Wind and ice have weighty effect on power lines

Ice on power lines – and even wind alone – can be dangerous and destructive to power lines, leading to a disruption in service. Here we break down the stress ice places on power lines and infrastructure and describe a phenomenon, “galloping,” that sends power lines sailing in a dangerous way.

ice on power lines

DESIGNING FOR BAD WEATHER
OPPD uses guidelines in the National Electrical Safety Code (NESC) and various weather condition scenarios to determine design criteria for ice load on overhead power lines. Distribution lines are designed to handle up to 1/2 inch of ice and 40-mph winds. New OPPD transmission lines are designed to handle 1 1/4 inches of ice with no wind, or winds up to 90 mph (a weak EF1 tornado) with no ice.

ice on power lines

This archive photo shows three cylinders of ice that fell from a power line after a storm, demonstrating the density that ice buildup can reach.

WIND CAN CAUSE LINES TO ‘GALLOP’
As ice accumulates on power lines, it forms a teardrop shape.

ice on power lines

When the wind blows, wires can start to move up and down in an oscillating motion. In essence, the wires encased in ice act like an aerodynamic airplane wing. this effect is known as “galloping.”

Galloping can cause wires to eventually touch, resulting in a fault or subsequent outage. The increased movement can also cause cross-arms to break, bringing lines to the ground.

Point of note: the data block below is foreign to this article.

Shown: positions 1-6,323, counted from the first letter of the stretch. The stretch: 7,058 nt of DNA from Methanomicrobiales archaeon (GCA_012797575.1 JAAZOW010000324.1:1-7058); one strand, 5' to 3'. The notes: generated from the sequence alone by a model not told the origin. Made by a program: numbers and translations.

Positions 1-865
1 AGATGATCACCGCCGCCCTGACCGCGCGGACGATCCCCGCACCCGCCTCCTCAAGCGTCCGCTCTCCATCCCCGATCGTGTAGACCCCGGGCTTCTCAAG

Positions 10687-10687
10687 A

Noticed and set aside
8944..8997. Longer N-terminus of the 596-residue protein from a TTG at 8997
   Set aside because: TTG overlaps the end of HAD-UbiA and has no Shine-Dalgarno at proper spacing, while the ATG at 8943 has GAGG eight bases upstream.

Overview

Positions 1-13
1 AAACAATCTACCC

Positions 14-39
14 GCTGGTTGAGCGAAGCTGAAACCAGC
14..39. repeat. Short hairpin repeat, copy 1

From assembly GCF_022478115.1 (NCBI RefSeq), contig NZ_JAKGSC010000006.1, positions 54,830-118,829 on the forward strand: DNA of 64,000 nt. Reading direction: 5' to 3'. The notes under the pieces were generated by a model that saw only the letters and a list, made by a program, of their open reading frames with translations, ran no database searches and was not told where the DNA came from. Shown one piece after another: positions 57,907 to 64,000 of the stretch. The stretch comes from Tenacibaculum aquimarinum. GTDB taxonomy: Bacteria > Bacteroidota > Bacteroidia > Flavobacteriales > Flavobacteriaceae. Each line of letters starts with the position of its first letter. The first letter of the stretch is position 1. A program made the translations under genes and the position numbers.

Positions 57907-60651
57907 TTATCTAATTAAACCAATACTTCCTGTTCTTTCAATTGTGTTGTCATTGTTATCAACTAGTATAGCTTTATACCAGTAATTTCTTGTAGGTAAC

To reduce galloping and its dangers, you may see twisted wire or metal pieces attached to certain lines. This video will show you more.

Laura King-Homan

About Laura King-Homan

Laura King-Homan is a contributor to the Storm & Outage Center and a communications specialist at OPPD. She has nearly 20 years of print journalism and design experience, which lets her tell the stories of OPPD and its employees both graphically and through her writing.

6 thoughts on “Wind and ice have weighty effect on power lines

  1. Our power line to the house has a heavy coat of ice, about an inch thick, which is pulling down the line. As the wind picks up, I am concerned that this extra weight could pull down the line and cause an outage. Is it safe to try and knock the ice off the wire? Is this something I should report to OPPD and let them take care of it? Or do I just wait until the line breaks and the power finally goes out?

    1. Mary Kay: DO NOT approach the line or attempt to clear the ice and snow in any way. If you lose power, contact OPPD.

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